January 7, 2011

Religious Vocations Supplement

Deacon candidate learns how to serve from life experiences

Deacon candidate Brad Anderson, center, leads a Rite of Christian Initiation of Adults (RCIA) class on Dec. 9 at Holy Angels Parish in Indianapolis. Listening to Anderson are, from left, RCIA candidates Marie House and Moe Edwards. (Photo by Sean Gallagher)

Deacon candidate Brad Anderson, center, leads a Rite of Christian Initiation of Adults (RCIA) class on Dec. 9 at Holy Angels Parish in Indianapolis. Listening to Anderson are, from left, RCIA candidates Marie House and Moe Edwards. (Photo by Sean Gallagher)

By Sean Gallagher

As a youth, deacon candidate Brad Anderson faced the challenge of a troubled family life.

But he overcome many obstacles through the loving care offered to him by his grandmother, an older brother who took him into his home and members of the Sisters of Providence of Saint Mary-of-the-Woods, who taught him at a Catholic school in his hometown of Peru, Ind.

He raised a family of three children with his wife, Kathy, and developed a successful small business.

Anderson, 54, a member of St. Bartholomew Parish in Columbus, is on his way to being ordained a deacon and to be of service to others as so many people had served him early on in his life.

Part of this desire to serve others came from his work for more than 20 years in outside sales for the company in which he is a partner, the Indianapolis-based Carbide, Cutting Tools, Abrasives, Inc. In this position, Anderson often drove through neighborhoods in the city marked by a high crime rate.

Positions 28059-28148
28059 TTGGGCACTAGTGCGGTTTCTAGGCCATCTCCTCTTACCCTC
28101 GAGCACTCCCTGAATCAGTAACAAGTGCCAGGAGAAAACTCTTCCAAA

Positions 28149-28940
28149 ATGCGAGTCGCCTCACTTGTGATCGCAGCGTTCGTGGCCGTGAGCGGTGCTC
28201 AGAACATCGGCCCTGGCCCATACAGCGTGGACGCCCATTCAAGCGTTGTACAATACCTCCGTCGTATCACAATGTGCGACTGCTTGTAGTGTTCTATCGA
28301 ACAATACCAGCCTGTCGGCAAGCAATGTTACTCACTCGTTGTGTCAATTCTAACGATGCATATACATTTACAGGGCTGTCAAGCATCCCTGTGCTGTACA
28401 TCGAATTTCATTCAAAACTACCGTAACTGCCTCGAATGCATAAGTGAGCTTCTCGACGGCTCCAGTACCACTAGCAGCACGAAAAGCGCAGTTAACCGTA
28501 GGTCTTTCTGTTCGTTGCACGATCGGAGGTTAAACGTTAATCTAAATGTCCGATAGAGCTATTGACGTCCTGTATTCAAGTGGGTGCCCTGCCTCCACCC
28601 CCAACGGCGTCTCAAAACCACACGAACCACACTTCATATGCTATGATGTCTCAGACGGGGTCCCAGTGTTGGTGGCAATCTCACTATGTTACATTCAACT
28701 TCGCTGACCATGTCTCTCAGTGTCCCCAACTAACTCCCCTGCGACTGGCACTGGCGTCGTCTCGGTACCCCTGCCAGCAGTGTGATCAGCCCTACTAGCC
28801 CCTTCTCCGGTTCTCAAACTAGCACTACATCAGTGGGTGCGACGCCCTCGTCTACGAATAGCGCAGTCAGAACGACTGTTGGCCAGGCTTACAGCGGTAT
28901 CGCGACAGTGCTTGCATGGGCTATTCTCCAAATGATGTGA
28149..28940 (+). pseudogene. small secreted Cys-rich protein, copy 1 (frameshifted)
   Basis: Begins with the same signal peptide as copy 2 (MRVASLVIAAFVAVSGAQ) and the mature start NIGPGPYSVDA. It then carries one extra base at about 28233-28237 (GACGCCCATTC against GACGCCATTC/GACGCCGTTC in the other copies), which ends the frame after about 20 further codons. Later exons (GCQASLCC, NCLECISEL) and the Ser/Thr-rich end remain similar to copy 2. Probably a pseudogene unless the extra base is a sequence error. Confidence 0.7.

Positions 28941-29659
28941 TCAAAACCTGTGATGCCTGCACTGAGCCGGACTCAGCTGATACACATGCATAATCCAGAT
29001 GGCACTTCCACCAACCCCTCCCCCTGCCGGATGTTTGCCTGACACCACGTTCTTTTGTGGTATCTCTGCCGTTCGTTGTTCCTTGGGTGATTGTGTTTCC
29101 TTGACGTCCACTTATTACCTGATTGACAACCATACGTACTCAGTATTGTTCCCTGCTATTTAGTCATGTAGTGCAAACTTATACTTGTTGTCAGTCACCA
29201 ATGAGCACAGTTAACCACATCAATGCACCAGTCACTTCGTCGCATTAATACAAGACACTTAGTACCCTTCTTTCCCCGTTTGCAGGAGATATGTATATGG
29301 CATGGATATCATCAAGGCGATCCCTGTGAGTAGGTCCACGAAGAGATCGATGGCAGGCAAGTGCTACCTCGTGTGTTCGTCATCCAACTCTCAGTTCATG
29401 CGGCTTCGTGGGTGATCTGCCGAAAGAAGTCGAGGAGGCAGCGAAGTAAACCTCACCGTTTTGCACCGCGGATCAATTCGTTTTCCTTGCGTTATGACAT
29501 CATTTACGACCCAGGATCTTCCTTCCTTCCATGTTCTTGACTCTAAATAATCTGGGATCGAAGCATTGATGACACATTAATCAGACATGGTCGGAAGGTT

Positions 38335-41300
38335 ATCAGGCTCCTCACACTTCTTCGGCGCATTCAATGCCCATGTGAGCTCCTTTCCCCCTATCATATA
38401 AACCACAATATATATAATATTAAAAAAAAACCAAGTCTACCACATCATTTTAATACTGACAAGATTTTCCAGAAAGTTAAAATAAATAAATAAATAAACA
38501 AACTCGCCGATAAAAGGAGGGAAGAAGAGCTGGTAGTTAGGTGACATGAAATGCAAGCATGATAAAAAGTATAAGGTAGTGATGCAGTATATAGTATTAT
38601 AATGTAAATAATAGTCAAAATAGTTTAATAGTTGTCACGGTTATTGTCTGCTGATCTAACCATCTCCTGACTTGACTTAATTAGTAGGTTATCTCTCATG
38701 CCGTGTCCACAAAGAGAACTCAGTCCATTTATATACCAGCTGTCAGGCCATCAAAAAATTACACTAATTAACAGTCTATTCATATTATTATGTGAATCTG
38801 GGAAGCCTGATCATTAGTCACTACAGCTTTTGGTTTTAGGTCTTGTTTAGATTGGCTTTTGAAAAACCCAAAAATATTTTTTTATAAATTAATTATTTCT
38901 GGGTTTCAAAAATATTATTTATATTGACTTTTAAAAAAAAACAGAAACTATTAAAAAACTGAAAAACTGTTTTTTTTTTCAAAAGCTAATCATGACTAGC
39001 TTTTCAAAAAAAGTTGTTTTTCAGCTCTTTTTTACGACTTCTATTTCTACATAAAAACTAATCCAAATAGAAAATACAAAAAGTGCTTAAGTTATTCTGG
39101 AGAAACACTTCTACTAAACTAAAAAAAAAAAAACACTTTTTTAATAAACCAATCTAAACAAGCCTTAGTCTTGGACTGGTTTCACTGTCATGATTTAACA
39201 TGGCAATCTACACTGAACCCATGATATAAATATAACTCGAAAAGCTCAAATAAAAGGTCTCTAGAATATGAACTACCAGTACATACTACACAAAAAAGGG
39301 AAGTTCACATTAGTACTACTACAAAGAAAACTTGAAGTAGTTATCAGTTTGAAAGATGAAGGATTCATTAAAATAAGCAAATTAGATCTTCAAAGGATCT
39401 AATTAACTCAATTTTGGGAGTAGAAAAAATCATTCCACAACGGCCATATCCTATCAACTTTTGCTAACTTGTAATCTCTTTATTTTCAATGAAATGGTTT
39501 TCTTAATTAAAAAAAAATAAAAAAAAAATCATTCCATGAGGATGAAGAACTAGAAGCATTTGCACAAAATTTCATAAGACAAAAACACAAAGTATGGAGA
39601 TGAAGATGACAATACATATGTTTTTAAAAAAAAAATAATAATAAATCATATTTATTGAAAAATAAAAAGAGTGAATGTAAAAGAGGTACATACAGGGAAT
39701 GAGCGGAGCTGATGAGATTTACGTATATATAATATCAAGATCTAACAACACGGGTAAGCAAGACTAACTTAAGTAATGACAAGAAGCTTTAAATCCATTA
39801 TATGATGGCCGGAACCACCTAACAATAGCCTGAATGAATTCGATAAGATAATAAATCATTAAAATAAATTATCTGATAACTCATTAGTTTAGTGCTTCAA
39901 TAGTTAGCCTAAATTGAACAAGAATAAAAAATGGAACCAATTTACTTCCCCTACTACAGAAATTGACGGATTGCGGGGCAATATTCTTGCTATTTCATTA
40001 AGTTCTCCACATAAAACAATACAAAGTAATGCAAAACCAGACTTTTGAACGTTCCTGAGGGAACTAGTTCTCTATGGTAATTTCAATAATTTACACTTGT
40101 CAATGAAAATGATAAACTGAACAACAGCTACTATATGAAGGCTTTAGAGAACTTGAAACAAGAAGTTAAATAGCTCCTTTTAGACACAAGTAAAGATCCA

He saw many youths and young adults standing on street corners who reminded him of his years growing up.

“That was me,” Anderson said. “I wanted to learn how to reach out to help those kids.”

After he was accepted into the archdiocese’s deacon formation program in 2008, he was eventually assigned to minister at Holy Angels Parish in Indianapolis, where he thought he would have a mentor to teach him how to minister in center-city neighborhoods.

“I didn’t get a mentor. I got a community,” Anderson said. “The people at Holy Angels—they know how to get from point A to point B. Their motto is to be a ‘beacon of light.’ And they are that. It’s an entire community that’s several generations deep. And they’re highly effective.

“They’re my home base. They’re my foundation. I went to them as a student. And they’ve taught me a lot.”

They have taught him a lot, in large part, because he felt so welcomed by a faith community that is quite different from his home parish.

Holy Angels is an urban parish comprised of 250 households and made up mainly of black Catholics.

With 1,695 families, St. Bartholomew Parish is more than six times the size of Holy Angels. It is located in a mid-sized city in south central Indiana, and is largely made up of white Catholics.

“I’ve never been welcomed like that—in any arena,” Anderson said of his ministry at Holy Angels Parish. “They receive visitors in a way that you’d hope that Jesus would receive us some day, you know? I was bowled over. I was humbled.”

He and his wife felt so welcomed that Kathy accepted an invitation to join Holy Angels’ Gospel choir, and she helped organize a concert by the choir at St. Bartholomew Parish on Oct. 2.